Food delivery service Just Eat has reported an £80 million profit for 2018, reversing the losses it made in 2017.
Revenues jumped 43% to £779.5m as four million customers joined the service. Just Eat said a fifth of the UK's adult population now uses its service and it expects revenues to hit £1 billion in 2019.
It comes as the company faces pressure from US fund manager Cat Rock, which owns a 2% share, to merge with a competitor. Cat Rock has complained about the speed of decision making and planning, claiming it would "result in competitors eroding Just Eat's leading market position". Uber Eats is cutting the fees it charges restaurants and has reportedly considering a merger with Deliveroo.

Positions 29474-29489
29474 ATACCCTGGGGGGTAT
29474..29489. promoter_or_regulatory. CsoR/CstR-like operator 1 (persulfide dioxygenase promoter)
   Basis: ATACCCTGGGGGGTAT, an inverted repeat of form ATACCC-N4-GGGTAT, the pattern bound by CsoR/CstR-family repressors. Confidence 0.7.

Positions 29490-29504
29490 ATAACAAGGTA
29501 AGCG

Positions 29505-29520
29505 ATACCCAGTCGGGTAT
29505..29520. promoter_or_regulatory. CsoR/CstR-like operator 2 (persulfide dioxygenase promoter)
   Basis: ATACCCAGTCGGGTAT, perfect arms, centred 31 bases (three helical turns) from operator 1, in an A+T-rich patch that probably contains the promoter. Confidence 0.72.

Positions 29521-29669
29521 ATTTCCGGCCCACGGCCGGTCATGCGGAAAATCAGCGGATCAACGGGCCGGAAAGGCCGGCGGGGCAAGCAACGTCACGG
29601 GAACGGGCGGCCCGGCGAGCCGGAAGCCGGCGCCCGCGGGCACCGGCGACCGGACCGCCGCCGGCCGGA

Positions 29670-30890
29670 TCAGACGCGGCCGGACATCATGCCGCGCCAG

Just Eat's chairman Mike Evans said the company's results are proof that the "strategy set out last year is working".
Interim chief executive, Peter Duffy, said: "We have a clear plan for the year ahead as our highly experienced team works hard to accelerate the execution of our strategy and we remain focused on long-term returns for shareholders."